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Understanding The Chandler Parsons Dilemma

A look at the contract offered to Chandler Parsons, the ramifications on the Chris Bosh pursuit, and a sincere look at whether or not you can justify $15 million dollars for Parsons on the Rockets as constituted. A look at cap structures, available free agents, and consequences sheds light on a tricky situation.

Man got paid to be one of the best SF's in the NBA. That's not inaccurate.
Man got paid to be one of the best SF's in the NBA. That's not inaccurate.
Craig Mitchelldyer-USA TODAY Sports

Chandler Parsons received a three year $45 million contract from the Dallas Mavericks. The reaction of Rockets fans, sadly, has been hysterical to say the least. Wrapped up in this drama is that Houston has only three days to decide whether or not to match on Chandler Parsons, hear back from Chris Bosh regarding his max offer (Which is contingent on Lebron James), and offload Jeremy Lin. The Rockets currently have a deal on the table for Jeremy Lin to head to Philadelphia so at least there's one burden taken care of.

The conversation, however, centers around one fundamental assumption; the Rockets need to sign Bosh and retain Parsons. But why? Does Chandler Parsons represent such an upgrade over all available small forwards that he needs to be retained?

The Financials

As it stands, the Rockets are at $51 million dollars in guaranteed money (Includes Parsons cap hold and Asik trade). The projected cap for next year is roughly $63 million. Should Houston match they would use Parsons' Bird rights to exceed the cap and hit $64 million in guaranteed salary. That disqualifies Houston from offering anything other than exceptions to round out the roster. Should Houston move Lin they would drop to $43 million in space and sit at $56 million after matching Parsons. Just seven million would be available to sign depth and replacement players. If the Rockets let Parsons walk, with no other moves, their cap space sits at $49 million. Conveniently enough, the Rockets can move Jeremy Lin at that point to clear down to $41 million and then sign Bosh to his absolute maximum deal.

Houston has some tough questions to answer. Primarily the ones below.

Is Parsons worth $15 million?

If the Rockets prefer to retain Chandler Parsons they will pay him $15 million and be sitting at $64 million in guaranteed salary. Parsons averaged 17 points, 5 rebounds, and 47% shooting last season (56% true shooting). For comparison's sake, other players making $12-15 million include Andre Iguodala (9.3 points, 4.7 boards, 48%/57% TS at 12.5 million), Luol Deng (16 points, 6 rebounds, 43%/52%, 14 million), and Paul Pierce (13 points, 4 rebounds, 45%/60%, 15 million).

Before we get enamored with Chandler's stats compared to everyone else's we need to acknowledge that the Rockets' pace can inflate a lot of stats. Per 100 possessions, in reverse order, Pierce (25 points, 9 rebounds), Deng (24 points, 9 rebounds), Iguodala (14 points, 7 rebounds), Parsons (22 points, 7 rebounds).

Defensively, Andre Iguodala and Luol Deng are superior to Chandler Parsons. Pierce's age almost completely disqualifies him from consideration primarily because of the rest of the Rockets and the title window Morey sees for the team. If Chandler Parsons sets the small forward market, expect the Rockets to be out of the running to replace him.

Who else is throwing money around?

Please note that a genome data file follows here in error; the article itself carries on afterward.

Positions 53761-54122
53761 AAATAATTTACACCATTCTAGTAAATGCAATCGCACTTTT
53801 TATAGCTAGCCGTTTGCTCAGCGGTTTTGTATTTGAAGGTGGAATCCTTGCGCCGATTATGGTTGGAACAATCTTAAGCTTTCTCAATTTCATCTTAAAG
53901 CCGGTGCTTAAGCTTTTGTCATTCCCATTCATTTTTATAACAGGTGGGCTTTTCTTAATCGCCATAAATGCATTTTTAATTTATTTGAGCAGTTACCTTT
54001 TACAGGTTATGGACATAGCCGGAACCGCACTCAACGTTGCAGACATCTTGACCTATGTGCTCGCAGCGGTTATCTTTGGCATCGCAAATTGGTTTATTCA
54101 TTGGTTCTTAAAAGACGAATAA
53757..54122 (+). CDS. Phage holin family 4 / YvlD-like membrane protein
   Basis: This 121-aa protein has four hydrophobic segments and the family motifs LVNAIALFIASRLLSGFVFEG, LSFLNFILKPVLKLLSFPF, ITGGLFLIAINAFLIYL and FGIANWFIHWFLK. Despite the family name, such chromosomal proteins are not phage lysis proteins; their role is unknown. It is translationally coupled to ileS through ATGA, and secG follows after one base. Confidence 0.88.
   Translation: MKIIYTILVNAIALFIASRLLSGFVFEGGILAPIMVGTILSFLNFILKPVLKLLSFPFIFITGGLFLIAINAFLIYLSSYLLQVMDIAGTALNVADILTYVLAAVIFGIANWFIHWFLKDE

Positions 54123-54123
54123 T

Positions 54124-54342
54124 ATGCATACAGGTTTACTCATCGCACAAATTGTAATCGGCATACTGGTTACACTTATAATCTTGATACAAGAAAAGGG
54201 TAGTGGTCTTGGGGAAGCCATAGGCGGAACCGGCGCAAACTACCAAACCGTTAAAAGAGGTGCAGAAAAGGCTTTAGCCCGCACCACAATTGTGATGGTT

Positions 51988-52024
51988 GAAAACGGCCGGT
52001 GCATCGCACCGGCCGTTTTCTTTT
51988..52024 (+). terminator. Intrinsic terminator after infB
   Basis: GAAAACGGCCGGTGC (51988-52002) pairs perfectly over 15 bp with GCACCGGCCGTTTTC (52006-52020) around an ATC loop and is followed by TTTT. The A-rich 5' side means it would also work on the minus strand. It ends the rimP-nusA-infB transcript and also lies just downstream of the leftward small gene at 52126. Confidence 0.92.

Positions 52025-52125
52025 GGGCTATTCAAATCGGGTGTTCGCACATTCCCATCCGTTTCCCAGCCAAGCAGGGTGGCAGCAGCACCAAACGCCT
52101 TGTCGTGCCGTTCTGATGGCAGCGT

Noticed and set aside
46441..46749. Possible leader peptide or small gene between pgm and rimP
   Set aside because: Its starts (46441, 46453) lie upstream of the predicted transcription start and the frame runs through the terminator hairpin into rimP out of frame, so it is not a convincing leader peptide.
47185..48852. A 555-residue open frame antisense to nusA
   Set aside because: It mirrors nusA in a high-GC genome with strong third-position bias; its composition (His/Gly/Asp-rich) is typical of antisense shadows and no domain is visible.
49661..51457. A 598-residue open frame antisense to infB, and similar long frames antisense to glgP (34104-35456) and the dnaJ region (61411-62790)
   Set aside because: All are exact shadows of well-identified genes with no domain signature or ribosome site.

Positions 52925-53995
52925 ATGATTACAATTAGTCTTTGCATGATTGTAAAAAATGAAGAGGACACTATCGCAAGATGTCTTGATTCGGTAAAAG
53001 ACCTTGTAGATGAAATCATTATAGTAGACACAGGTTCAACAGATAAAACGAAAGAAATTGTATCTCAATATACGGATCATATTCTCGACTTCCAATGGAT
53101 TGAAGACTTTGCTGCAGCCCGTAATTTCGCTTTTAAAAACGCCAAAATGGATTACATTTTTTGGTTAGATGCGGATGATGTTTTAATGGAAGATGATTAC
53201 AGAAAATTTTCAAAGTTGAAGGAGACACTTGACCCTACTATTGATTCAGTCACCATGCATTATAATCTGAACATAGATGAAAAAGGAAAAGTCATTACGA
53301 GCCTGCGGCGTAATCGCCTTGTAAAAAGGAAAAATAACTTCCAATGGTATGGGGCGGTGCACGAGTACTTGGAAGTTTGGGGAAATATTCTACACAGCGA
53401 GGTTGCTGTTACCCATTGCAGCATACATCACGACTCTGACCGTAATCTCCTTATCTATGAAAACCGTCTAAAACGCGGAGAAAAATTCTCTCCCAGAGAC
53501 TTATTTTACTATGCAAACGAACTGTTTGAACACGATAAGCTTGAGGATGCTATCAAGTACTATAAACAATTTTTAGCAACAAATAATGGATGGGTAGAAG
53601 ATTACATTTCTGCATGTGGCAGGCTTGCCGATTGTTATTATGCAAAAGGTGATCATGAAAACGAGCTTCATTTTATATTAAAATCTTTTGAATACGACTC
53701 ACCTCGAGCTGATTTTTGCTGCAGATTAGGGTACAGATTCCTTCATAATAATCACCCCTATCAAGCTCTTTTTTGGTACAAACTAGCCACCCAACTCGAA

As it stands, it is a seller's market this season. Teams with monstrous amounts of cap space include Miami, Phoenix, Philadelphia, Utah, Orlando, Dallas, Charlotte, Detroit, Los Angeles Lakers, and even the Atlanta Hawks. Since Houston is looking to throw maximum money at Chris Bosh, any cap space they can open is negligible. With so many teams with a minimum of $15 million to spend players can expect massive paydays. The biggest player in free agency is Miami with an overabundance of cap space due to three player options (Bosh, Wade, and James). The team to watch is Phoenix with $35 million to spend in free agency. Team needs vary, of course, and teams with major room won't necessarily be flinging it around at one free agent but it does cramp the market quite a bit for Houston.

Houston does have one significant factor in its favor. Of all the teams that are restricted to their exception money to fill out a roster only the San Antonio Spurs and Oklahoma City Thunder are as appealing a destination as the Rockets.

Is Parsons replaceable?

This seems to be one of the major points of contention amongst Rockets fans. Chandler Parsons was integral in recruiting Dwight Howard and Howard shares the same agent as Parsons. This can be overstated, though, as both are grown men who acknowledge they are in a business. That and nobody forced Chandler to sign an offer sheet for another team.  No, whether or not Chandler is replaceable turns on his production and what the Rockets need. The Rockets need better defensive presence. Due to pace, scoring will be there. Any replacement forward will need to shoot the three and play defense.

There are two players currently on the free agent market that fit the bill of rounding out the Rockets needs. One name, Trevor Ariza (14 points, 6 boards, 46%/59%, per 100: 21 points, 9 boards), will cause a Rockets fans to shrill in what sounds like excruciating pain. Those fans, though, forget that Ariza was expected to be a number one option when he was in Houston. That would not be the case today. The other player is Luol Deng. After last year's run with the Wizards, Ariza's value is floating in the same region as Luol Deng's after Deng's disappointing year. This could create issues for Houston unless convincing a player to take a salary cut to start and compete for title for four years works.

Is Bosh worth passing on?